BANGKOK—A French-based Lao exile group is accusing officials in a remote village in central Laos of seeking to evict Christians who refuse to renounce their faith, but the Lao Foreign Ministry denies the charge.
The Lao Movement for Human Rights (LMHR) charged March 18 that Nakoon village authorities had stepped up a bid to eliminate Christianity from the remote area, accessible only by an eight-hour boat trip.
“Nakoon Christians have been worshiping underground in fear of arrest and imprisonment,” the group said, citing eyewitnesses.
“After learning that the Borikhamxay provincial authorities had recognized Christianity throughout the province in September 2006, the Lao Christians in Nakoon village began to be open in their Christian meetings. Consequently, a Borikan district committee of 13 people was formed to put a stop to the spread of Christianity and also to eliminate Christianity from Nakoon village.”
The panel comprised a district military officer, the head of village religious affairs, the chief of sub-district affairs, a district police officer, and the Nakoon village chief, it said. This panel launched a campaign to force local Christians to renounce their faith and summoned them to the local government office on 10 occasions, the group said.
On March 13, committee members assembled more than 180 people in a bid to pressure the Christians to abandon their religion, the LMHR said. When the Christians refused, they were ordered to leave the village. It published an order to deport 46 people from 10 families, as follows:
“Tao Jer (three family members); Tao Khamsing (five members); Tao Ku (four members); Mae Pet (seven members); Tao Saen (four members); Tao Pai (husband of Seun) (four members); Tao Pai (husband of Lai) (five members); Tao Sorn (four members); Nang Lao (three members); Nang Pheng (seven members).”
We have seen that religious freedom concerns—particularly in the year before Laos received Permanent Normal Trade Relations with the U.S.—have improved dramatically. What the Commission is concerned about is that those advances have stalled and there has been some regression, particularly in the provincial areas.
The Lao Foreign Ministry rejected the allegations, attributing tensions to difference in farming practices and lifestyles.
“There is a group of new people in the village,” Foreign Ministry spokesman Yong Chanthalangsy said in an interview.
“These Khmu [minority] people moved into the village from elsewhere in the country. This group has a different religion. They have their own way of living. They practice slash-and-burn farming and cut down trees haphazardly. So that led to some tension...between the new arrivals and those who were already living there.”
“This problem has worsened recently. This problem has nothing to do with the government and nothing to do with the law. The government stepped in because the problem has escalated,” Chanthalangsy said.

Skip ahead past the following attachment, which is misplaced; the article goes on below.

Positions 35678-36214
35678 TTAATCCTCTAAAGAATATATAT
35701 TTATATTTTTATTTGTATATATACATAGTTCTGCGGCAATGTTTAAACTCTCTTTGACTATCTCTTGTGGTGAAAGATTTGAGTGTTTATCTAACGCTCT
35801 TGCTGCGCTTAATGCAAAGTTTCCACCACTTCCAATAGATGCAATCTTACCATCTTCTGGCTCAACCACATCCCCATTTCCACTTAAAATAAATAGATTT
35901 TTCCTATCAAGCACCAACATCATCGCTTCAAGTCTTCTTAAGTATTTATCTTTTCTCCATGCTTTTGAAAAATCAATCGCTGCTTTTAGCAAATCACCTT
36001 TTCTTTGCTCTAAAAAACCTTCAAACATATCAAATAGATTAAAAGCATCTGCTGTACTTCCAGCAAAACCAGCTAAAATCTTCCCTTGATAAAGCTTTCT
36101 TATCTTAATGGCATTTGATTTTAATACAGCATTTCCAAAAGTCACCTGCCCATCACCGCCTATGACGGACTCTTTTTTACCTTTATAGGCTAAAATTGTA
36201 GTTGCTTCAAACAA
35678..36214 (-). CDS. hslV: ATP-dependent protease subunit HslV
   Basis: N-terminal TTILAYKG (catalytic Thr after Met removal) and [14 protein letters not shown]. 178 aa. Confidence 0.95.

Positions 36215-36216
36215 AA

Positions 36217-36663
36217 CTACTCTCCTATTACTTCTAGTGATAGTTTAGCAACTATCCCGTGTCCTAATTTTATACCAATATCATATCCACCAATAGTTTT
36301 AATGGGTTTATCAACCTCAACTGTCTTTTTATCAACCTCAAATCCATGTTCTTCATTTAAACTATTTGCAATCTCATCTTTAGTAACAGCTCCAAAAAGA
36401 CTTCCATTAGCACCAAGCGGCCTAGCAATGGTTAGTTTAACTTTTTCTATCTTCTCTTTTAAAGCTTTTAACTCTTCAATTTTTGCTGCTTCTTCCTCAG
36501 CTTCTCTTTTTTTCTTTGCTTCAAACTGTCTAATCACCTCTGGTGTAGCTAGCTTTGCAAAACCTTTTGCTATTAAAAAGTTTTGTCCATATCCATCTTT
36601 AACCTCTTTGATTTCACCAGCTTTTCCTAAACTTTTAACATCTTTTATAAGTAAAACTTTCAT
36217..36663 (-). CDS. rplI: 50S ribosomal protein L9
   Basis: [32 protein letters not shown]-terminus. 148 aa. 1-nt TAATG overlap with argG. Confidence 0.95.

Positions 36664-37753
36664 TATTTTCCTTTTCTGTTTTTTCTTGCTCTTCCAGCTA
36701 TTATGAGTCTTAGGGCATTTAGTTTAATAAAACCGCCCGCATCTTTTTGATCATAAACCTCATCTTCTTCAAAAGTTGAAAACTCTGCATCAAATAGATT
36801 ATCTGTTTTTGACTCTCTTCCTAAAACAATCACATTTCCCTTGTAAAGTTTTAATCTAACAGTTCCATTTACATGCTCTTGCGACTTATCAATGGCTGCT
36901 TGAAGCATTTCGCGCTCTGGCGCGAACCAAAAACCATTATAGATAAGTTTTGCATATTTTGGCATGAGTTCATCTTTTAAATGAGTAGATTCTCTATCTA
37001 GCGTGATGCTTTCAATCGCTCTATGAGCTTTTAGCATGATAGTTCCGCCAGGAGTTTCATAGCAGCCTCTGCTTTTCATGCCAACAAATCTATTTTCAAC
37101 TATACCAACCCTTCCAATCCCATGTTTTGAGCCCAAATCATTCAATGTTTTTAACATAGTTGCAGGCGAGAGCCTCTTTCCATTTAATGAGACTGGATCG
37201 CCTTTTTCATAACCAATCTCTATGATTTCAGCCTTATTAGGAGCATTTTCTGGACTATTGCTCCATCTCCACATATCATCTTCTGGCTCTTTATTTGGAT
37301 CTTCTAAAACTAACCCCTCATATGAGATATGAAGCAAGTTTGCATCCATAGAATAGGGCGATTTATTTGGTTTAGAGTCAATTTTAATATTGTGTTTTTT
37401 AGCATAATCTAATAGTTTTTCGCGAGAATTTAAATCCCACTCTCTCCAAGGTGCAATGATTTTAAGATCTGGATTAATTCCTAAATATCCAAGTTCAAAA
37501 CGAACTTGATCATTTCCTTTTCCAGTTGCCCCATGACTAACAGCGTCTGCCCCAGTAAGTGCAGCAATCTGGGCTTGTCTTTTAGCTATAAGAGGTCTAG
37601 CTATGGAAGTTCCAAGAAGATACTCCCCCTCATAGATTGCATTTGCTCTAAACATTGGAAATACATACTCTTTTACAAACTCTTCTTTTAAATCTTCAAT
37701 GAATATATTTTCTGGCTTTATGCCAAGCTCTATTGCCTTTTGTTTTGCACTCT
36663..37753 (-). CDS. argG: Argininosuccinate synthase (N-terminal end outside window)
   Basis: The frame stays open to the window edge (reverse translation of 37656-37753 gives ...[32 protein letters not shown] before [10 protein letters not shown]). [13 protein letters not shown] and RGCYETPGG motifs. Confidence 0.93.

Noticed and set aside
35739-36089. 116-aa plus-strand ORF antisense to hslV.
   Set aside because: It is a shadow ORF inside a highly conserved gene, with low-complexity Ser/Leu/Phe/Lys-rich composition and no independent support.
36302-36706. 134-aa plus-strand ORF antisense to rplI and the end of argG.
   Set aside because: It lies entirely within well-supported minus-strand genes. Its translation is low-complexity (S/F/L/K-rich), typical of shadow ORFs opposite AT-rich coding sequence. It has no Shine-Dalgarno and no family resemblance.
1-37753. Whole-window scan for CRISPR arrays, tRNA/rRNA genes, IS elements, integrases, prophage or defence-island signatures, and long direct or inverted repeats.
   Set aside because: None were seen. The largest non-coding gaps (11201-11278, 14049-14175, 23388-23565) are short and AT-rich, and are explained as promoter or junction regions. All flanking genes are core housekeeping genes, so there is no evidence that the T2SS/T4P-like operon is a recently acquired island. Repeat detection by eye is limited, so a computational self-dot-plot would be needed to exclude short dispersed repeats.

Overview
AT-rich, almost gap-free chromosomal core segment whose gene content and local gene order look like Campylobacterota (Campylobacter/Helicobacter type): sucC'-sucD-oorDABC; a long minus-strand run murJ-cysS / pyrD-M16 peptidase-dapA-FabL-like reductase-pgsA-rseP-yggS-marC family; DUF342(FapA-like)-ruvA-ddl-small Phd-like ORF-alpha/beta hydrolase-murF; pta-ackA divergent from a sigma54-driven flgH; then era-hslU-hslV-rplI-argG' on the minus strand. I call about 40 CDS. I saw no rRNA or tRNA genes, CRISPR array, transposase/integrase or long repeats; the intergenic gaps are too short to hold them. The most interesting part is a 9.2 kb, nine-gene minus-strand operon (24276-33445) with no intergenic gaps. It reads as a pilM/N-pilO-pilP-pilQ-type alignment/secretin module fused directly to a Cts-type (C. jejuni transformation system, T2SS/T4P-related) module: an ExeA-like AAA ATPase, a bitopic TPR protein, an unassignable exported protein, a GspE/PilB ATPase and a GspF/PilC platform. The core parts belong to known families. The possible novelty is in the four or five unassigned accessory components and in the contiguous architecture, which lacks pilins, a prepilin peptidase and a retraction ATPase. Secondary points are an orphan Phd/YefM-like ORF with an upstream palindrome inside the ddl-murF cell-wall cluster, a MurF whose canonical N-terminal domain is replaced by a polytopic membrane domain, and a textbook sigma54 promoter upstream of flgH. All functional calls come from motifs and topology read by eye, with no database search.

“The government has formed a mediation committee that will work to mediate differences between the groups.”
“In this case, I want to emphasize to RFA and to listeners that there have been no arrests and no persecution at all. On the contrary, the government has asked people in the area to educate themselves and not make problems. They have to live together peacefully.”
Asked about the reported deportation order, Chanthalangsy said, “About this problem, I would like to let you know that this is a local issue. It’s normal. Sometimes, issues arise because the ways of living are not the same, the methods of farming or fishing are not the same. So, sometimes there is violence.”
“There are, I mean there is dissatisfaction between people. This is normal among all groups of people. In this case, however, the one which we are referring to, up until today nobody has been expelled from the village.”
Asked about Christians being pressured to renounce their faith, he said he viewed this as “incitement employed by bad people who want to create trouble…”
“When I hear this news, I know it is people with bad intentions because the authorities never repress people because we have a law guaranteeing religious freedom. The prime minister has issued a decree insuring freedom of faith. In fact there are many Catholics living along Route 13,” he said, referring to a major national highway.
“They have lived there for generations without persecution.”
Scott Flipse, director of East Asia-Pacific Affairs at the U.S. Commission on International Religious Freedom, said progress in moves toward greater religious freedom in Laos appears to have stalled.
“We have seen that religious freedom concerns—particularly in the year before Laos received Permanent Normal Trade Relations with the U.S.—have improved dramatically. What the Commission is concerned about is that those advances have stalled and there has been some regression, particularly in the provincial areas,” Flipse said.
“Our information is that some central authorities—particularly the Lao Front for National Construction, which oversees religion—have attempted both to intervene when Protestants or other ethnic minorities are arrested in the provincial areas and to do some training of local officials,” Flipse said.
“But again, in Laos, the decentralization of their government structure does not allow the central government to clamp down on provincial leaders. And so there are ethnic tensions, there are tensions left over from the war, there are now religious tensions that continue to boil up into abuses—both of human rights and of religious freedom. And these things continue to happen.”
Original reporting by RFA Lao service director Viengsay Luangkhot. Additional reporting by Richard Finney. Produced and written in English by Sarah Jackson-Han.